Be the Beacon
The second guideline is to be the beacon. If you have children and you are the a parent who has ever cussed in the car at oncoming traffic, isn’t it amazing that your children have learned at a fairly young age, a selection of creative words and expressions that they will then say in public? And you are fascinated and gasp, wondering where they learned such words? Well, we don’t typically compare employees to children with a direct comparison because there aren’t always the same elements. In this case, being the beacon is about you, as the leader, raising your awareness to a much higher level about they will do, watch, and consider emulating and duplicating from all those actions you’re taking. Be the beacon also has a lighthouse analogy. And much like with a lighthouse, they may see the light, but they’re not always going to follow the, or your, direction. They may see the light off in the distance and decide they feel like taking the boat this way and that’s okay. But you, as the leader, the who ensures, especially in times of turmoil, that one of the areas or ways in which you try to insulate the team from external real or perceived difficulty is by serving as a beacon that they can see and follow. Be the example for how to handle this situation. Be the example for how to manage your stress level. Be the example for what you value as an organization. If you value customers, they come first, and your actions need to demonstrate such. If you value patrons or clients or donors or colleagues, your actions need to demonstrate that you are the beacon, whether it be of hope, of action, or of guidance. Be that leader in times of turmoil and you might be surprised how many become very loyal and quickly follow.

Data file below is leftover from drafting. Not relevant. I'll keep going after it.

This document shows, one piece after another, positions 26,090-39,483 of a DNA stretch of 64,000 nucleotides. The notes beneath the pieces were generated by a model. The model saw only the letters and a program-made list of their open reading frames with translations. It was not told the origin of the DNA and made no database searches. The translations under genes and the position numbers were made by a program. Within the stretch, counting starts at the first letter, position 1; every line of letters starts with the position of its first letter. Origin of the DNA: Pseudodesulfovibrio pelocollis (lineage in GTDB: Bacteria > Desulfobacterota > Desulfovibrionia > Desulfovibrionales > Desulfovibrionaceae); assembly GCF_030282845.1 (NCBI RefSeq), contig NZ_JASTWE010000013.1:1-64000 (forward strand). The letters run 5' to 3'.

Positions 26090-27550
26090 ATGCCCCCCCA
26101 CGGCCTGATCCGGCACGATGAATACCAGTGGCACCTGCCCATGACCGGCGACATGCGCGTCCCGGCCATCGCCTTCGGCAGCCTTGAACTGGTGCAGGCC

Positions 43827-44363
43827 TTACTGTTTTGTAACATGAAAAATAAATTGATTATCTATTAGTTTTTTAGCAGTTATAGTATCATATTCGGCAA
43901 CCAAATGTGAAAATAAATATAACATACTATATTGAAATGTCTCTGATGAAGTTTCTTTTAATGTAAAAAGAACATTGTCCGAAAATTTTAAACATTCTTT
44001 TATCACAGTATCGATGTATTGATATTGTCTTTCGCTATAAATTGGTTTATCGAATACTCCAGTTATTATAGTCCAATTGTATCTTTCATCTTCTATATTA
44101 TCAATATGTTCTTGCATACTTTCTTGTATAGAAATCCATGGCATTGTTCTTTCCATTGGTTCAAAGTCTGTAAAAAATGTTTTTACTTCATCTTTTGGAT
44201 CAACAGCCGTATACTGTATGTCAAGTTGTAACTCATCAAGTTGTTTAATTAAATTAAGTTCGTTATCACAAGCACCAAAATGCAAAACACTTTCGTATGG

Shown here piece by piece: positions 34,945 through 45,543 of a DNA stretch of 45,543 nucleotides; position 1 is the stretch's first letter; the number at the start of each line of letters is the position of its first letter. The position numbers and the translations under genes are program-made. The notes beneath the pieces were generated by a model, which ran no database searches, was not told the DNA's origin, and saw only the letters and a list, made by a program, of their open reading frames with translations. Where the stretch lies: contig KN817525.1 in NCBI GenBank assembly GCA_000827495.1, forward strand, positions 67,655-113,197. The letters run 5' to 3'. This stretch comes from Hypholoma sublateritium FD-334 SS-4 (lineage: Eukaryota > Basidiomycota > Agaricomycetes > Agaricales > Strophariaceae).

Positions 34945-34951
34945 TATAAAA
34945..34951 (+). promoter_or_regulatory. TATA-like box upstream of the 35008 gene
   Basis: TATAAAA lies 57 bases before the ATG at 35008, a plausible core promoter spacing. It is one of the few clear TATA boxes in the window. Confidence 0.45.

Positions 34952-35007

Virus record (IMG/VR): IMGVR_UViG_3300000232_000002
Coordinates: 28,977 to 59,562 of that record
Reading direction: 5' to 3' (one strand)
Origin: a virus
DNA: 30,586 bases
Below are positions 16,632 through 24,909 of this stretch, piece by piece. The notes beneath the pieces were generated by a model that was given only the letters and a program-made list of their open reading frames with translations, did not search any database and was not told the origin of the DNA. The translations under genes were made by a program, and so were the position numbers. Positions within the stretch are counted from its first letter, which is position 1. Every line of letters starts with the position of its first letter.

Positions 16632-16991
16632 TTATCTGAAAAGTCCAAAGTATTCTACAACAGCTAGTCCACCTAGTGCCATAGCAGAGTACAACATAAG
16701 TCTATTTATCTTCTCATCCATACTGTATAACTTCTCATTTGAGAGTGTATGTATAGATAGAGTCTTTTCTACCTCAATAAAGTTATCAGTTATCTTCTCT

The third guideline and perhaps one of the most important, is to practice tolerance. Now I hesitate in saying practice tolerance because I’m not speaking of tolerance of a value or action that certainly doesn’t align with yours or mine. I’m speaking about practicing tolerance among the team of people you have the privilege of leading. Some will agree with your way of thinking. Great. Some won’t. So, what. It’s about looking at the true value of opinions from all directions, concerns over different issues, and importance placed on things that perhaps don’t cross your radar on a daily basis. (and that’s okay.) In this case, it’s the tolerance of those who need to deal with something. Call it a tumultuous public event, a tragedy, or a personal issue in their own way. Give them that bandwidth. Practice tolerance in having team members who perhaps will have a volatile reaction to the news or events or elections or campaign ads or Facebook ads or commercials. Give them that tolerance and set boundaries for what’s appropriate to be shared in the office. What’s appropriate to be vented and when, where, and in whose office (might I suggest the boss’s), but also while you’re setting some healthy guidelines for venting expression, discussion, and conversation, practice tolerance. You being the leader in no way implies that you must agree with the opinions of all those you have the privilege of leading, much as they will not all agree with each other. It does mean, as many of the protests are suggesting and standing up for, much of this aspect of humanity that you may now need to tolerate is rooted in the multitude of differences.